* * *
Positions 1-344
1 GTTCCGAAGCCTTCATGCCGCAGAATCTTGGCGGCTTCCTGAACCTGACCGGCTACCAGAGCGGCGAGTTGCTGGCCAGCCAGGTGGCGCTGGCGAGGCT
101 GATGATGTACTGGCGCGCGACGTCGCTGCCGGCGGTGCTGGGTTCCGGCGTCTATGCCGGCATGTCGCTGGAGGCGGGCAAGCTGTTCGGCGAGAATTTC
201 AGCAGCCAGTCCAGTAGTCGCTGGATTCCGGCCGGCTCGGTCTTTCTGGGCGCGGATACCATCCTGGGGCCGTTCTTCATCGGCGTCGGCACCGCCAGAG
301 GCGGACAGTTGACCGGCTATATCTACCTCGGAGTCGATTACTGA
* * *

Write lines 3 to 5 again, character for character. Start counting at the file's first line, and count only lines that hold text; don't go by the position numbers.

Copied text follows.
101 GATGATGTACTGGCGCGCGACGTCGCTGCCGGCGGTGCTGGGTTCCGGCGTCTATGCCGGCATGTCGCTGGAGGCGGGCAAGCTGTTCGGCGAGAATTTC
201 AGCAGCCAGTCCAGTAGTCGCTGGATTCCGGCCGGCTCGGTCTTTCTGGGCGCGGATACCATCCTGGGGCCGTTCTTCATCGGCGTCGGCACCGCCAGAG
301 GCGGACAGTTGACCGGCTATATCTACCTCGGAGTCGATTACTGA